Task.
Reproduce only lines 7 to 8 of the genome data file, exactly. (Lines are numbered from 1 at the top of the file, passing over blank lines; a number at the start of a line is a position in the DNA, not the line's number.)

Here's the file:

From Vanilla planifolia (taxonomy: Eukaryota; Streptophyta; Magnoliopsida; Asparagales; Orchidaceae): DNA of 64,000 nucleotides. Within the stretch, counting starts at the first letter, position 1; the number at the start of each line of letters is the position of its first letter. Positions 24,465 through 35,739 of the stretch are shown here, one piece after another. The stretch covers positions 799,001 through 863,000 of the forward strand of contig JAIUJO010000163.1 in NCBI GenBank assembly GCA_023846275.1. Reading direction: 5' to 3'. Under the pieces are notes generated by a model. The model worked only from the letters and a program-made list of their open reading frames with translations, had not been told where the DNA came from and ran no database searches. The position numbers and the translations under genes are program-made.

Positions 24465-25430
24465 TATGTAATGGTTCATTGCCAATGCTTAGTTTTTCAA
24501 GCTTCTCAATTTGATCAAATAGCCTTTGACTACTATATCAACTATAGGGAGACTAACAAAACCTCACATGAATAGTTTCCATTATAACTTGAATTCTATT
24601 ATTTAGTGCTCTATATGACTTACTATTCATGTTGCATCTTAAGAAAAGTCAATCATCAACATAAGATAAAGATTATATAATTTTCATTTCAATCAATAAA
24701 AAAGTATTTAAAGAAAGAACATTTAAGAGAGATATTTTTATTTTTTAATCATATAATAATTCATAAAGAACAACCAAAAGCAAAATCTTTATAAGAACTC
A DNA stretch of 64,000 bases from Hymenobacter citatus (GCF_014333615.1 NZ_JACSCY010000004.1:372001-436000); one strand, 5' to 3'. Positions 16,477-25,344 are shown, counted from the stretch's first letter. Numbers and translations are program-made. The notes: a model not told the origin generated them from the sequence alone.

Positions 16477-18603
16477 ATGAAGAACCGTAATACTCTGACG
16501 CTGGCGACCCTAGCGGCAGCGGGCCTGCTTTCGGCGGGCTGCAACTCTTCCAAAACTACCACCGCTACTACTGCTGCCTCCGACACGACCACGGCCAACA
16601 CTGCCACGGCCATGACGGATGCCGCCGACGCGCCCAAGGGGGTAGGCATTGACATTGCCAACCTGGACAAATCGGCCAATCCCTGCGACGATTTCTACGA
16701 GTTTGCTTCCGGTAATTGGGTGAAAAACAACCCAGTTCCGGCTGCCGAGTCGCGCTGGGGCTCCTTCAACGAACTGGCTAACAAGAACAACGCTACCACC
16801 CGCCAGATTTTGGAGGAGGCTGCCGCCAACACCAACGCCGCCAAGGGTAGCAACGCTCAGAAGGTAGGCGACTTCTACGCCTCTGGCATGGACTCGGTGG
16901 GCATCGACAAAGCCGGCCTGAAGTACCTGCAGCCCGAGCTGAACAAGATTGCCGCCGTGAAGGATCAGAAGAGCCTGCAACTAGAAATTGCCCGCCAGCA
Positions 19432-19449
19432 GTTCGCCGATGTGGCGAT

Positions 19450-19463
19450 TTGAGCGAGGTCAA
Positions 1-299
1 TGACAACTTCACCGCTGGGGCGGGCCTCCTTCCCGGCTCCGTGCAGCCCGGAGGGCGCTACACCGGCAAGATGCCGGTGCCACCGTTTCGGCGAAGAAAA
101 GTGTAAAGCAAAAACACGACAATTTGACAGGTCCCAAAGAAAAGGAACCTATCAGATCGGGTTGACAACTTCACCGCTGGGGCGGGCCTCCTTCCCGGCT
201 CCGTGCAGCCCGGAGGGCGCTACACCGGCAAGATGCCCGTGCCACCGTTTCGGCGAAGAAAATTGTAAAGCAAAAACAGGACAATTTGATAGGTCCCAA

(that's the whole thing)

A DNA stretch of 64,000 bases from Hymenobacter citatus (GCF_014333615.1 NZ_JACSCY010000004.1:372001-436000); one strand, 5' to 3'. Positions 16,477-25,344 are shown, counted from the stretch's first letter. Numbers and translations are program-made. The notes: a model not told the origin generated them from the sequence alone.

Positions 16477-18603